The most up-to-date and relevant documents, press releases, academic comment, legislation, and case-law is collated and organised here in this fully-searchable central storage space. Here you can get an overall sense of the information available in the area of procedural rights or quickly find a specific document.
After long negotiations, the European Union Directive on the right of access to a lawyer in criminal proceedings and the right to communicate upon arrest was adopted on 22 October 2013.
The Directive on the right of access to a lawyer in criminal proceedings, was adopted by the European Parliament and the Council of the European Union with a view to laying down minimum rules concerning the right of access to a lawyer in criminal proceedings and in proceedings for the execution of a European arrest warrant, the right to have a third party informed upon deprivation of liberty, and the right to communicate with third persons and with consular authorities while deprived of liberty. The official summary of the legislation can be found here, but has not been updated since the legislative proposal was first published.
National implementing measures - laws and regulations passed at Member State level to implement the Directive - can be found on the Eur-Lex website.
Background and details on legislative negotiations can be found in the official documents section.
This section contains links to news articles and analyses relevant to the Directive on the Right to Access a Lawyer.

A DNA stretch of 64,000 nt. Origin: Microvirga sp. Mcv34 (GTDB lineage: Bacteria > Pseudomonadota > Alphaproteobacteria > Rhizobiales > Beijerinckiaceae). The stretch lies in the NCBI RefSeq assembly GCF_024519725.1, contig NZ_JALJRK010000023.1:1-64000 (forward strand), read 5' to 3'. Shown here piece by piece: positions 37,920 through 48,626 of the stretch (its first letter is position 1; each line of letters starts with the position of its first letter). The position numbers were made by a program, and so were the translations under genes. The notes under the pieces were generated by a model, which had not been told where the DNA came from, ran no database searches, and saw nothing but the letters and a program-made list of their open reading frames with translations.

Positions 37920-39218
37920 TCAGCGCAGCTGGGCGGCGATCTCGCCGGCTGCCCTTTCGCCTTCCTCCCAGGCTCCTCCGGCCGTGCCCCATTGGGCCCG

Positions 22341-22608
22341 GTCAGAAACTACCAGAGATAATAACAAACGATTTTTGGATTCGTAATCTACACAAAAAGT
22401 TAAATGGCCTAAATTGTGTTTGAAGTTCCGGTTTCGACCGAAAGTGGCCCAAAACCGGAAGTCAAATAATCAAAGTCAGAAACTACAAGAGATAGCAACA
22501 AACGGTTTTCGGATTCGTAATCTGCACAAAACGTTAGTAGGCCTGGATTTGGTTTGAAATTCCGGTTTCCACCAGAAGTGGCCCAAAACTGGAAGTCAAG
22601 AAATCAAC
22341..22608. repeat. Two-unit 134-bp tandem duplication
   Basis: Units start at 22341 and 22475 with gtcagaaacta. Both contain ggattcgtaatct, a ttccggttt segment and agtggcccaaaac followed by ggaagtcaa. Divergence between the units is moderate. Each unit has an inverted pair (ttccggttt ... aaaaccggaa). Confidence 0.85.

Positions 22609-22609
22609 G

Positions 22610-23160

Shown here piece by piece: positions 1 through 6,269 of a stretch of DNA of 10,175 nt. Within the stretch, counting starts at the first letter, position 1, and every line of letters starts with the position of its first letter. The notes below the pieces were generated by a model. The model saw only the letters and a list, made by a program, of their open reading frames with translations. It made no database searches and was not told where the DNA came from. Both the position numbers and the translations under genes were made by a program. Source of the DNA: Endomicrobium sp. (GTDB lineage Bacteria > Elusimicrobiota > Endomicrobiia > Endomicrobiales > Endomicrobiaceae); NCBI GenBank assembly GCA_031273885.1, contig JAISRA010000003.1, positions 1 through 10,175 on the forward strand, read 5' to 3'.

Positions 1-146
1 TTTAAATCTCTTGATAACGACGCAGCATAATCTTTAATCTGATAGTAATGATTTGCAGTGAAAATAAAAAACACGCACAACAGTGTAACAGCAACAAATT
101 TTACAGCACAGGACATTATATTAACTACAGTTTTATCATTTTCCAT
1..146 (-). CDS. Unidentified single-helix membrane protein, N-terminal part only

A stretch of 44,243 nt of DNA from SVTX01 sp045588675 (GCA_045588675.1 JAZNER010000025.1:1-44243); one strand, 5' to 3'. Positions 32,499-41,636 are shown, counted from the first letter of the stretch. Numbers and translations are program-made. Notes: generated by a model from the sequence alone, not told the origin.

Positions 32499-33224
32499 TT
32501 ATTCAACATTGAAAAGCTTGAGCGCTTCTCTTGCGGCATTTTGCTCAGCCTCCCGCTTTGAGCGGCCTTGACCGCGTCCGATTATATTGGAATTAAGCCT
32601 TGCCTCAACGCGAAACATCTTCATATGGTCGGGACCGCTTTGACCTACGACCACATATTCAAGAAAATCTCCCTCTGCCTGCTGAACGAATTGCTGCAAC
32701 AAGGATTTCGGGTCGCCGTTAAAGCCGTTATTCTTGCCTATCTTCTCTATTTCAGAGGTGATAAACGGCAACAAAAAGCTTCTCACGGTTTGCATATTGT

The Directive on the right of access to a lawyer in criminal proceedings and the right to communicate upon arrest was adopted on 22 October 2013. An initial text was proposed by the European Commission in June 2011. In June 2012, the Council adopted its "general approach" (i.e. negotiating position), and in July 2012 the Parliament's Committee on Civil Liberties, Justice and Home Affairs adopted a negotiating position for the Parliament. Negotiations between the two institutions commenced: "Nine trilogues were held, three under Cyprus Presidency and six under Irish Presidency. Further, various technical and other informal meetings took place" (document 10190/13, 31 May 2013, below) before adoption in October 2013.
The documents below are provided in chronological order, with the most recent first.
This section contains publications by the JUSTICIA European Rights Network and external partner organisations, all of whom work in the EU criminal justice area.